Alcohol Detoxification Treatments Waltham MA

British researches have detected a correlation between drinking excessively and an increased risk for atrial fibrillation, an irregular heart rhythm that can trigger stroke or heart failure.

Seven Hills Foundation
(781) 642-9683
114 Massasoit
Waltham, MA
 
Smith Rob Phd
(781) 890-8226
840 Winter
Waltham, MA
 
Molin Ronald Psycholgst
(781) 891-4452
32 South
Waltham, MA
 
Kitchen Table Mediation and Negotiation Coaching
(617) 969-9727
Highland Avenue
Newton, MA
 
Benton Faith Phd
(781) 648-9202
94 Pleasant
Arlington, MA
 
Bond & Berk Associates
(781) 891-7792
42 Weston
Waltham, MA
 
Oconnell Susan K Psychothrpst
(781) 894-8344
740 Main
Waltham, MA
 
Morgens Liana Pena Ph D
(781) 899-1160
298 Crescent
Waltham, MA
 
Wolfe Lisa Psychologist
(617) 924-0303
173 Mount Auburn
Watertown, MA
 
Knoerr Health Care David Knoerr
(617) 923-2800
22 Mount Auburn
Watertown, MA
 

Heavy Drinking Linked to Irregular Heart Rhythm

Provided By:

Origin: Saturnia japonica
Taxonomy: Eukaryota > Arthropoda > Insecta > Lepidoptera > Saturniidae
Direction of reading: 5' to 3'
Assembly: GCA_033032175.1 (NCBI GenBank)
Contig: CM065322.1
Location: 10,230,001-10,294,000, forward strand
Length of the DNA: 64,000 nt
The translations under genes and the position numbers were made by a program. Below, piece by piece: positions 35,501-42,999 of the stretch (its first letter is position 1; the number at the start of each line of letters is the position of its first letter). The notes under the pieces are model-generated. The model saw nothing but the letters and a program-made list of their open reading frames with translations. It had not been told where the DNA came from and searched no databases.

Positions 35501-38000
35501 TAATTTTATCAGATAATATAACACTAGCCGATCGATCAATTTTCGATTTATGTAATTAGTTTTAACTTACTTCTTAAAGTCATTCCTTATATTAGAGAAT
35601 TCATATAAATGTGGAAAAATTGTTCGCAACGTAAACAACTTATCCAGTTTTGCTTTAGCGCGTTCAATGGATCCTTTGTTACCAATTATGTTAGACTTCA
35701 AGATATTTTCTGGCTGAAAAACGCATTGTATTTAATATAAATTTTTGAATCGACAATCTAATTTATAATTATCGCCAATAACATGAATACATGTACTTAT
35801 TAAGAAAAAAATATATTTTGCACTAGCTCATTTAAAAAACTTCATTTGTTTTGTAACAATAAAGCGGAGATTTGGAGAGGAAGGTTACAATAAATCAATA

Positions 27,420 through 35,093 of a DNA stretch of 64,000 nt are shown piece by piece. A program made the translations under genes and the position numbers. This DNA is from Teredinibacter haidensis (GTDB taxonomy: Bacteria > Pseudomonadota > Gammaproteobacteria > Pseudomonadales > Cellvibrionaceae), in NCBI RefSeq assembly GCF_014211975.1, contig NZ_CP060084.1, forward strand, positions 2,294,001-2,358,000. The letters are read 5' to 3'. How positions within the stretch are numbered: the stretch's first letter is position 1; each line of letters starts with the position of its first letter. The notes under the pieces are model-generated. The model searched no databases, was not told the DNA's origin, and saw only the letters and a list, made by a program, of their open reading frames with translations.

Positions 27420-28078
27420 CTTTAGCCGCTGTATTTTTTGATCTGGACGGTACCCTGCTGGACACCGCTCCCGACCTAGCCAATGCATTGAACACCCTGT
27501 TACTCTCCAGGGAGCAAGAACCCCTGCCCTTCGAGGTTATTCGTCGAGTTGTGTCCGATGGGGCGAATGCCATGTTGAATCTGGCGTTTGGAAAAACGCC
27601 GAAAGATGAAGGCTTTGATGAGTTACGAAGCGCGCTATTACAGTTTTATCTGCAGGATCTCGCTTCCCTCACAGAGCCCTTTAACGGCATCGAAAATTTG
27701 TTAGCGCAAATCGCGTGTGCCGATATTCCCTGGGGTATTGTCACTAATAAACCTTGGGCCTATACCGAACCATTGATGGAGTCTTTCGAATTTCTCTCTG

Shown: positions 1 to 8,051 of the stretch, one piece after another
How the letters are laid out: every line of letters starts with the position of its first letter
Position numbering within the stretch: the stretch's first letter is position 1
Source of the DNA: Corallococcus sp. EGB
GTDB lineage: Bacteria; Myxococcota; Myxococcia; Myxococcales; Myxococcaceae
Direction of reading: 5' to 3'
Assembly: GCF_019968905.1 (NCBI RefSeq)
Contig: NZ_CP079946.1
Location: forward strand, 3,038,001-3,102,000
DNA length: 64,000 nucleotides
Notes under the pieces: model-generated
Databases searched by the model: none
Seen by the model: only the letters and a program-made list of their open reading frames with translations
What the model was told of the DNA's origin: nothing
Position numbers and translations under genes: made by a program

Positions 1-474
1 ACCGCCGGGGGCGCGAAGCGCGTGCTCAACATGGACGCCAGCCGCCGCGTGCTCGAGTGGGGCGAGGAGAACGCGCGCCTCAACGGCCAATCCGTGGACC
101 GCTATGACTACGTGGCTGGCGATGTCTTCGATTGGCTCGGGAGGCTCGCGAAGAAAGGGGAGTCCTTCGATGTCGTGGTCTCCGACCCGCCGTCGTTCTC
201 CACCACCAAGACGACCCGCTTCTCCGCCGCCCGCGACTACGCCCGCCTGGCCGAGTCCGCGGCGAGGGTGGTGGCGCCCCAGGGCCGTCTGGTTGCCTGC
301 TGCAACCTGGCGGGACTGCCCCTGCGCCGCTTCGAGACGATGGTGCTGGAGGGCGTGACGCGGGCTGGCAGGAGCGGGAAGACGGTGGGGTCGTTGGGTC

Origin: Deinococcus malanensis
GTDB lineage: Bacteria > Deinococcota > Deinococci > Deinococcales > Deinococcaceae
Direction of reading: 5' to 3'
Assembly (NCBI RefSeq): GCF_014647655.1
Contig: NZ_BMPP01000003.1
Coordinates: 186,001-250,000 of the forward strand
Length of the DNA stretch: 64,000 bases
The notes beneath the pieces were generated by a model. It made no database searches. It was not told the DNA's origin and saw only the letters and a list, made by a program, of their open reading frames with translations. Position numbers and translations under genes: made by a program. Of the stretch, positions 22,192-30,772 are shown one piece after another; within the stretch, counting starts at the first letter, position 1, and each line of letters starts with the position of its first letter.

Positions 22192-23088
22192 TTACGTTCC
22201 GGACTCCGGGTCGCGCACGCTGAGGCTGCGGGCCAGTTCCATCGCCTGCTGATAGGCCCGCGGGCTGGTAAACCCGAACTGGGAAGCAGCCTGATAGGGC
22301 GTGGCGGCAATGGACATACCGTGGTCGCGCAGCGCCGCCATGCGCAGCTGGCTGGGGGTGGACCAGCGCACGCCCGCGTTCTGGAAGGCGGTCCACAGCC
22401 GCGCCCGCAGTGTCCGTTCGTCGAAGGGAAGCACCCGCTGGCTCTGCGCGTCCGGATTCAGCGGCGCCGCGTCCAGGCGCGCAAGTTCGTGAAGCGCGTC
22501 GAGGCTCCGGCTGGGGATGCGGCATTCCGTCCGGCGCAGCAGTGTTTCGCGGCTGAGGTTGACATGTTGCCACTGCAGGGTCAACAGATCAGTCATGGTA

Heavy Drinking Linked to Irregular Heart Rhythm

JoinTogether.org

Monday, May 14, 2007 British researches have detected a correlation between drinking excessively and an increased risk for atrial fibrillation, an irregular heart rhythm that can trigger stroke or heart failure, HealthDay News reported May 10.

The study, presented at the annual meeting of the Heart Rhythm Society, found that reducing alcohol consumption, even slightly, can make a major difference. Atrial fibrillation is the most common irregular heart rhythm and affects an estimated 5.1 million Americans, according to a recent study that appeared in the journal Circulation.

"Drinking in moderation …is safe and does not significantly increase the chances of developing new atrial fibrillation (AF)," said Dr. Joe Martins, lead study author and a cardiologist at the Imperial College, London. "However, drinking in excess of this was strongly associated with an increased probability of developing new AF."

For the study, researchers surveyed patients arriving at an arrhythmia clinic at Charing Cross Hospital in London about their weekly alcohol consumption. Excessive drinking was found to be much higher in patients with AF than in patients without AF (27% vs. 17%, respectively).

AF has been linked to binge drinking in the past, according to the study authors. Experts say that drinking has also been associated with cardiac disease.

Reprinted from JoinTogether.or...

Click here to read the rest of this article from Addicted.com